No harm in being explicit
AIMS AND OBJECTIVES (250)
This study aims to levitate a ferromagnetic ring using an internally mounted stator through sensorless operation controlled by an Arduino open source platform. This aim will be achieved through the following objectives:
- Operate the current test rig to gain a physical appreciation of the project
- Analyse how the current control system maintains stable levitation
- Design a new control system using Matlab/Simulink utilising sensorless operation
- Incorporate the control system onto an Arduino open source platform
- Calibrate the system experimentally to achieve stable levitation
- Demonstrate the advantages of the new system by comparing quantifiable data against the old system
- Assess the capabilities and limitations of an Arduino system in comparison to a dSPACE system
PROGRAMME AND METHODOLOGY
The programme of research will be implemented through four work packages (WP) outlined below. Details of the methodology used, their relation to the aims and objectives and a rough timeframe will be discussed.
WP1: Current system verification and analysis
The first phase of the project will concentrate on bringing the student up to speed with the background technical knowledge required to advance.
T1.1 Analysis of current test rig. Bath University Mechanical Engineering student Nick Rupp (2018) built a test rig to demonstrate magnetic levitation. The test rig comprises of a housing which holds an internally mounted 8 pole stator, an outer ferromagnetic ring and two eddy current sensors to measure the air gap. The electronics used to control the mechatronic system include an Arduino connected to a breadboard, amplifiers, power supply and electronic circuit boards. The main areas of interest are;
- The control system used and their parameters
- Coding of the Arduino and the use of C++ as a programming language
- Overall electronic circuit arrangement
Through operating the test rig, a greater understanding and appreciation for the project will be had. This will narrow down the scope of research required to what is relevant.
T1.2 Background research. Although writing this literature review has provided a good understanding of the current systems and methodologies used for magnetic bearing levitation, it does not cover any technical details. It is at this stage where relevant theoretical material will be read and understood.
WP 2: Design and development of sensorless control system
T2.1 Theoretical modelling of system. Using theknowledge from WP1, the mechatronic system can be characterised mathematically. Using this, a control system can be devised to stably levitate the magnetic ring without the use of displacement sensors.
T2.2 System modelling. This will be modelled in Matlab and Simulink to ensure that it works in theory.
WP 3: Implementation of control system onto Arduino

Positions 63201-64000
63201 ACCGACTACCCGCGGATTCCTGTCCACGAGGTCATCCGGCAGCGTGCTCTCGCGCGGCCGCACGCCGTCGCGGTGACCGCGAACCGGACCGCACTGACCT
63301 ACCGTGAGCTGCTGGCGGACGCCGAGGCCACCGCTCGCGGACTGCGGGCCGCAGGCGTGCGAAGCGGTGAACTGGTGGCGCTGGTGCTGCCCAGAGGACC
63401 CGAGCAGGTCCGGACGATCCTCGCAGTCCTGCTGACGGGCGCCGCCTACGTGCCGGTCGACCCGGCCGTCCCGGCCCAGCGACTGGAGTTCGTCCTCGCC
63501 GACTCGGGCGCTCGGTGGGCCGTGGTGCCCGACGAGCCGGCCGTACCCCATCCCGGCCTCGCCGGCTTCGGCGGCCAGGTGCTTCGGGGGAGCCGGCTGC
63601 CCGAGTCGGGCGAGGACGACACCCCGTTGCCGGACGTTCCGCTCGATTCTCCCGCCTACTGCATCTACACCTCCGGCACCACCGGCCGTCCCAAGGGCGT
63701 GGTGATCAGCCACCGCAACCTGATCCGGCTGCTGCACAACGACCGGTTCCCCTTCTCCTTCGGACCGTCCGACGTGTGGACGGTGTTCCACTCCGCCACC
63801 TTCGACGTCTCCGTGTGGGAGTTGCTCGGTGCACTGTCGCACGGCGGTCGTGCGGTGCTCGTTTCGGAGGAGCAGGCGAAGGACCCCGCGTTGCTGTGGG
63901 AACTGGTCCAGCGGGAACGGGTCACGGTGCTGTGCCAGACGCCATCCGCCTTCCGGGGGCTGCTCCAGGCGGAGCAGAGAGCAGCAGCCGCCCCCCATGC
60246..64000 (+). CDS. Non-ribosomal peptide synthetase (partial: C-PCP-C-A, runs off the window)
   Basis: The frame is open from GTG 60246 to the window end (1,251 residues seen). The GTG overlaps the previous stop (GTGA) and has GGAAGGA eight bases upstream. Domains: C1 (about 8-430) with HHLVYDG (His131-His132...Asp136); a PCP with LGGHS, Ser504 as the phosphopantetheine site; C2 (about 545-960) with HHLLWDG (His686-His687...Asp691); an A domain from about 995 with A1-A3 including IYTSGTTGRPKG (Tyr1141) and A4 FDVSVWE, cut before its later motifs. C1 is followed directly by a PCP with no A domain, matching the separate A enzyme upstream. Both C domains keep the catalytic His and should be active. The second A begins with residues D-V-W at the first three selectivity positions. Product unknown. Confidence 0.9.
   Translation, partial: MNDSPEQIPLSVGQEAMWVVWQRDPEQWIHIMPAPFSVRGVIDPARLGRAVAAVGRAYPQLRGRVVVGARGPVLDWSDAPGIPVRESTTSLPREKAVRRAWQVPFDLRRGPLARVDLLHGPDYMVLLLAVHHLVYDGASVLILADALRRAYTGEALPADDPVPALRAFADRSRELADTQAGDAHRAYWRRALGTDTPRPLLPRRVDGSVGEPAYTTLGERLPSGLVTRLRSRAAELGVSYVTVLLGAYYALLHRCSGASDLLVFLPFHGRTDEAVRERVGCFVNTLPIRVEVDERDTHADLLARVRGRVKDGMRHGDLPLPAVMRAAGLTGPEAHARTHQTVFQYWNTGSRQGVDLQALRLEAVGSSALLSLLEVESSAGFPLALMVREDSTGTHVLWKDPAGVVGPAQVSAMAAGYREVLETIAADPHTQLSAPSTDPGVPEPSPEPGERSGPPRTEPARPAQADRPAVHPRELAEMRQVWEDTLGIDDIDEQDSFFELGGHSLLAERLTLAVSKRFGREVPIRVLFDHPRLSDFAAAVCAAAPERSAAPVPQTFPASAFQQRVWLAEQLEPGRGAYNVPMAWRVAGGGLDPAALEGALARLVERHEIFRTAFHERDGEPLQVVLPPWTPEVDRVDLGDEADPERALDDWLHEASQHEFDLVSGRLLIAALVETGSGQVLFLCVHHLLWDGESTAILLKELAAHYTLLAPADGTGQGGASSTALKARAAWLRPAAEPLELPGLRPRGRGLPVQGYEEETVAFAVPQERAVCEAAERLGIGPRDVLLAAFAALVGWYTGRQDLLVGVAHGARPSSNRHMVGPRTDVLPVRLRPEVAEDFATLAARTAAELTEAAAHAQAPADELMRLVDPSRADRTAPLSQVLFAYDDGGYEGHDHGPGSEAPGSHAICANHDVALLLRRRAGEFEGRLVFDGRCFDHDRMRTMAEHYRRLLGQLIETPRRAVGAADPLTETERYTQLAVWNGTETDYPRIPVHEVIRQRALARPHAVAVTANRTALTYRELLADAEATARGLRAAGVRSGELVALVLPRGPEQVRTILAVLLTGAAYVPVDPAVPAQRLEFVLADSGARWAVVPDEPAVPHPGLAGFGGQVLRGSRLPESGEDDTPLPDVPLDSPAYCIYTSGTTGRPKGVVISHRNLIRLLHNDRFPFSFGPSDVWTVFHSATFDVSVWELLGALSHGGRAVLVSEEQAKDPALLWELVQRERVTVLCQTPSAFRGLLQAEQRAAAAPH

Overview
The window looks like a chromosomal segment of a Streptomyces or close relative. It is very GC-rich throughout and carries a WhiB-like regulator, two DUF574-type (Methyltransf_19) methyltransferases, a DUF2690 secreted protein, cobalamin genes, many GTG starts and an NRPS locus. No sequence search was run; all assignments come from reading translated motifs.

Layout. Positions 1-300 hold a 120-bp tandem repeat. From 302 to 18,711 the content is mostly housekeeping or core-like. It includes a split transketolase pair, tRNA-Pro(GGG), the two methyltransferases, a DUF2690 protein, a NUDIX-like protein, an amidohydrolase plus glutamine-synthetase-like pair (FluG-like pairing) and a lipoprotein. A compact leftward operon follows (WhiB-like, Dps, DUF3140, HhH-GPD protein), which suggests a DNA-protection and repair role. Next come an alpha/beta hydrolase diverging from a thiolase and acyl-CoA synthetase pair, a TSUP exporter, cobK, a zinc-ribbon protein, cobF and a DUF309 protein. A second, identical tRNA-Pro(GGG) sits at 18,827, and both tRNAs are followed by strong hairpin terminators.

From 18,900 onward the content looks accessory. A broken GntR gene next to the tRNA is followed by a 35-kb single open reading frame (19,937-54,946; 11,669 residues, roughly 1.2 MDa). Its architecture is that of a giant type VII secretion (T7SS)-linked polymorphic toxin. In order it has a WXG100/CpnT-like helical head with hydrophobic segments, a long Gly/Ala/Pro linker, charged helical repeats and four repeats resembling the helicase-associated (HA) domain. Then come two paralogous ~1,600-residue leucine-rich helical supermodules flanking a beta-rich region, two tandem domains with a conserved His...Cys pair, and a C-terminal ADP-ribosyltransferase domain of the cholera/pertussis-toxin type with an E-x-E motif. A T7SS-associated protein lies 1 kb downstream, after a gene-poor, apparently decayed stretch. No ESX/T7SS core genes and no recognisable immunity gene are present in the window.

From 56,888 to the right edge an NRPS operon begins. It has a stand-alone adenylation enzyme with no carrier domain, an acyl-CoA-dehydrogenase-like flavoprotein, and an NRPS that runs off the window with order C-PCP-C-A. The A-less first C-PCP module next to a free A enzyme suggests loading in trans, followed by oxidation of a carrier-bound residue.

It was concluded in last years project that tuning control system parameters on an Arduino was a frustrating ordeal because of its slow interfacing with code and changes needing to be recompiled each iteration. Luckily, the department of Mechanical Engineering owns a dSPACE system. It allows for system parameters to be changed on the go with real-time data being displayed. It also couples well with Simulink, an integrated Matlab program that creates an interactive environment for coding using block diagrams to help visualise the simulation and analysis of models.
WP 4: Calibration and validation of experimental test rig
Data collection will be a vital part of the project, in terms of calibration, process validation and performance verification. The data gathered from the eddy current sensors can be used to calibrate the air gap measurement based on the system current and voltage.
Bachelet, E. (1912) ‘Levitating transmitting apparatus’. Available at: https://patents.google.com/patent/US1020942A/en.
Chiba, A. (2005) Magnetic bearings and bearingless drives. Amsterdam: London: Elsevier/Newnes.
Earnshaw, S. (1842) ‘On the nature of the molecular forces which regulate the constitution of the lumiferous ether’, Trans. Camb. Phil. Soc., (1), pp. 97–112.
Habib, M. K. and Inayat-Hussain, J. I. (2003) ‘Control of dual acting magnetic bearing actuator system using fuzzy logic’, in Proceedings of IEEE International Symposium on Computational Intelligence in Robotics and Automation, CIRA. doi: 10.1109/CIRA.2003.1222070.
Hung, J. Y. (1995) ‘Magnetic Bearing Control Using Fuzzy Logic’, IEEE Transactions on Industry Applications. doi: 10.1109/28.475746.
Kemper, H. (1934) Suspension railway with wheelless vehicles, which are guided along iron rails by means of magnetic fields.
Keogh, P. S., Mu, C. and Burrows, C. R. (1995) ‘Optimized Design of Vibration Controllers for Steady and Transient Excitation of Flexible Rotors’, Proceedings of the Institution of Mechanical Engineers, Part C: Journal of Mechanical Engineering Science. doi: 10.1243/PIME_PROC_1995_209_139_02.
Maslen, E. H. (2009) Magnetic Bearings: Theory, Design, and Application to Rotating Machinery. Berlin, Heidelberg : Springer Berlin Heidelberg.
Mukhopadhyay, S. (2005) ‘Do we really need sensors? A Sensorless Magnetic Bearing Perspective’, 1st International Conference on Sensing …, pp. 425–431. Available at: http://www-ist.massey.ac.nz/conferences/icst05/proceedings/ICST2005-Papers/ICST_207.pdf.
Petrov, M. et al (2002) ‘Fuzzy PID control of nonlinear plants’, in Proceedings First International IEEE Symposium Intelligent Systems, pp. 30–35.
Polajzer, B. et al (1999) ‘Modeling and Control of Horizontal-Shaft Magnetic Bearing System’, IEEE International Symposium on Industrial Electronics, 3, pp. 1051–1055.
Sivadasan, K. K. (1996) ‘Analysis of self-sensing Active Magnetic Bearings working on inductance measurement principle’, IEEE Transactions on Magnetics. doi: 10.1109/20.486516.
Tang, M., Zhu, C. and Yu, J. (2013) ‘Self-sensing active magnetic bearing using real-time duty cycle’, Journal of Zhejiang University SCIENCE C, 14(8), pp. 600–611. doi: 10.1631/jzus.C1300023.
Tian, H. and Nonami, K. (1996) ‘Discrete-time sliding mode control of flexible rotor – Magnetic bearing systems’, International Journal of Robust and Nonlinear Control. doi: 10.1002/(SICI)1099-1239(199608)6:7<609::AID-RNC168>3.0.CO;2-T.
Vischer, D. and Bleuler, H. (1993) ‘Self-Sensing Active Magnetic Levitation’, IEEE Transactions on Magnetics. doi: 10.1109/20.250632.